Worthy Partner: The Papers of Martha Washington

By Joseph E. Fields; Martha Washington | Go to book overview
force, under Major-general Philip Schuyler, was to proceed north through the lake regions and the St. Lawrence corridor, taking Montreal, and then on the Quebec. The other force, under the command of Colonel Benedict Arnold, was to proceed from Fort Augusta, by way of the Kennebec River, the Dead River, across the Heights of Land, then to the Chaudier River and up the St Lawrence River to Quebec. The two expeditions would then join forces and take the city by assault. Schuyler fell ill and was succeeded by Montgomery, his second in command. Arnold, in spite of insufficient supplies, bitter cold weather, desertions, and difficult wilderness terrain, arrived first, and crossed the St. Lawrence on the night of November 13, 1775. Montgomery, moving north, took Fort St. John, Chambly, and Montreal. He joined forces with Arnold on December 2nd. The assault began on December 31, 1775.

Both Arnold's and Montgomery's forces were decimated. Montgomery was killed instantly. Arnold, severely wounded, lived to fight another day. For further biographical details see Randolph Adams' sketch in DAB. Also, E. B. Livingston, The Livingstons of Livingston Manor, N.Y. 1910, p 555. For the best account of the Canadian expedition, see Allen French , The First Year of the American Revolution, New York, 1934, Chapters XXVII, XXXV.

2.
The allusion is to the celebration commemorating the Birth of the Dauphin of France, held at West Point, May 31,1782. G.W. first announced the birth to the army on May 22, and directed "such demonstrations of joy as are thougt proper for the occasions." A feu de joye was ordered for May 30, and the attendance of all officers not detained by duty was requested. The celebration was postponed one day. There were no general orders or communications issued from headquarters on the 31st, unusual in itself. An interesting description of the elaborate preparations for the event was noted by Thacher, p. 309-12. See also, 5 Freeman, p. 416.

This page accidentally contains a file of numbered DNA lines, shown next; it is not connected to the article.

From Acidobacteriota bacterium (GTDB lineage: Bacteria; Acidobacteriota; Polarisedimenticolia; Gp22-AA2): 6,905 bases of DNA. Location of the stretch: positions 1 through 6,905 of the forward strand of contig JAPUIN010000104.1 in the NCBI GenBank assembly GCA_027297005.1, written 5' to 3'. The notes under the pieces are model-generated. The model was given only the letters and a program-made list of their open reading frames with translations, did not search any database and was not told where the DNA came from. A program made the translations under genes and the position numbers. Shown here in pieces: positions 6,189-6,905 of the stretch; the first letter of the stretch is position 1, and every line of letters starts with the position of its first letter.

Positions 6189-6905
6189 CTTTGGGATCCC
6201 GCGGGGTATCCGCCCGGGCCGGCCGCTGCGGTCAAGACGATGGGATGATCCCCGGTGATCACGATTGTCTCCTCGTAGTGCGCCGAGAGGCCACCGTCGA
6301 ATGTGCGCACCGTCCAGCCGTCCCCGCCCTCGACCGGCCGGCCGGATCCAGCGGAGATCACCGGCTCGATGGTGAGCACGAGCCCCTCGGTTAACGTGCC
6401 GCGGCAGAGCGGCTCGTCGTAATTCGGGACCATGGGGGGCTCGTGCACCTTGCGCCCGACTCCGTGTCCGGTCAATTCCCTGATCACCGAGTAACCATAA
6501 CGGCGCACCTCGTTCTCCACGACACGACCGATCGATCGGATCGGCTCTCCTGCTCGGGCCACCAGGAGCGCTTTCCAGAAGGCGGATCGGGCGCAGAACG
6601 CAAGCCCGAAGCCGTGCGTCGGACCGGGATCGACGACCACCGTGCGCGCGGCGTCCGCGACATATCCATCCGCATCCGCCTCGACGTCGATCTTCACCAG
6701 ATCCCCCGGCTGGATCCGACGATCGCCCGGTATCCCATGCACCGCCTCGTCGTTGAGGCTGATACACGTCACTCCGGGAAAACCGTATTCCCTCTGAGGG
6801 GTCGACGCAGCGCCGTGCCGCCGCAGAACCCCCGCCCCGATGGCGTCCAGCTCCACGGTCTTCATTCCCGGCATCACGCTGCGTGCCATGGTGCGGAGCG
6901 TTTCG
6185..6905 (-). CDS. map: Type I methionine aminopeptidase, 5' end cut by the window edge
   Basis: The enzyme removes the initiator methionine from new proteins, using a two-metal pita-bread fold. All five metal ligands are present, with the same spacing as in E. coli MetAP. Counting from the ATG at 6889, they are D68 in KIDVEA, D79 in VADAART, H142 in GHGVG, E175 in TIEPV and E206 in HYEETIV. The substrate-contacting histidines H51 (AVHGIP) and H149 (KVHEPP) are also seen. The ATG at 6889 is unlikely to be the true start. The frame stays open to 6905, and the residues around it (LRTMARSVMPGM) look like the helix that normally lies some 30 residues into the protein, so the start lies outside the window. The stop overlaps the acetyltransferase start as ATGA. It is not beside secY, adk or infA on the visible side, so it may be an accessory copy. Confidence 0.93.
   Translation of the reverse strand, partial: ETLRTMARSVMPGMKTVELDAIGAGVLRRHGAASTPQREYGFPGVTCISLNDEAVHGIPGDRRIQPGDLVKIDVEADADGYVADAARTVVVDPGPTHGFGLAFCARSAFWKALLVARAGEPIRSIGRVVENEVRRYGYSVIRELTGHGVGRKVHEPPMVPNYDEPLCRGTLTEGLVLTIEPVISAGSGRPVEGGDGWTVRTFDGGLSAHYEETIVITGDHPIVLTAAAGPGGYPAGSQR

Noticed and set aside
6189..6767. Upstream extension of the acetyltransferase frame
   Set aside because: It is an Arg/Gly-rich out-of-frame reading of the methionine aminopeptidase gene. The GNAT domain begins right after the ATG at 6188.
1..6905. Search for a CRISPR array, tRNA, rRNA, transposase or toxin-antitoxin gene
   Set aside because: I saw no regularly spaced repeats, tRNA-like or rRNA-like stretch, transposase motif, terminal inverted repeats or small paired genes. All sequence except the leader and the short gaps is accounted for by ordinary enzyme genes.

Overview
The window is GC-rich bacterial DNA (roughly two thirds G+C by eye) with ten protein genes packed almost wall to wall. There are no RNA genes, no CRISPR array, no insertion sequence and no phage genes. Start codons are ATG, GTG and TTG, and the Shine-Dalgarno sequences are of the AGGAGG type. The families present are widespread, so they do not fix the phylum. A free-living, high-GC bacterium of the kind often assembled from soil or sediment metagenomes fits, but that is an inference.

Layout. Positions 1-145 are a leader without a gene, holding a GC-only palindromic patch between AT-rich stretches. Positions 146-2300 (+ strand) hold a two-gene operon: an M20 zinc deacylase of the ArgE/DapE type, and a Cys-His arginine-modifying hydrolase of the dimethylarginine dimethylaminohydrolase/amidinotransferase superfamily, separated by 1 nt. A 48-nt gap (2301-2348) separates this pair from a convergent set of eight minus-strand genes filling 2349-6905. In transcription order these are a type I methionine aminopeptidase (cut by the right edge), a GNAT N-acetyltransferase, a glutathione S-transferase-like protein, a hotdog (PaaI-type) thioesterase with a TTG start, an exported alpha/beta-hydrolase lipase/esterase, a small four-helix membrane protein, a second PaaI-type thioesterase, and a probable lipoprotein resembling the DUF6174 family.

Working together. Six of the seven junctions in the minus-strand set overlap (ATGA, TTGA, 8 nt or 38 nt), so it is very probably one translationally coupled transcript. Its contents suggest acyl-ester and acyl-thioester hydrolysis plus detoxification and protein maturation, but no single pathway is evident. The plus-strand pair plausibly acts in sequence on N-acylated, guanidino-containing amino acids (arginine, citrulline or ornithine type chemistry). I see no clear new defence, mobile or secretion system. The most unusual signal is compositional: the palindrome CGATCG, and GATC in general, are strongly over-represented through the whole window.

3.
Mrs. Montgomery speaks figuratively when she mentions the Plains of Abraham, a favorite dying place of heroes, as the place where her husband fell. He was killed in a narrow passageway along the edge of the declivity of the Citadel. See French First Year, pp. 614-15, supra.

To Mr. Stewart

( March 10, 1800)

The text is not available. It was written for MW by Tobias Lear. On a list once made available to ViMtV, a portion of the address leaf bears the word, "Painter." It is conceivable the "Mr Stewart" referred to is Gilbert Stuart, the portraitist of GW and MW.


From Francis Adrian van der Kemp

Madam

Permit mine condolence to interrupt your grief. Words are here inadequate to the task. We must apply our thoughts to the virtues of that excellent Man: and then we may find strength of mind enough to adore Providence and imitate your example in obliging your Countrymen by a new most affectionate sacrifice.

Your Politeness which I experienced after I crossed the Atlantic, will find an excuse for this intrusion.

May the choice of Heavens blessings, peace of mind and Serenity of Soul, be your constant Share till that moment you return to your Maker,

-362-

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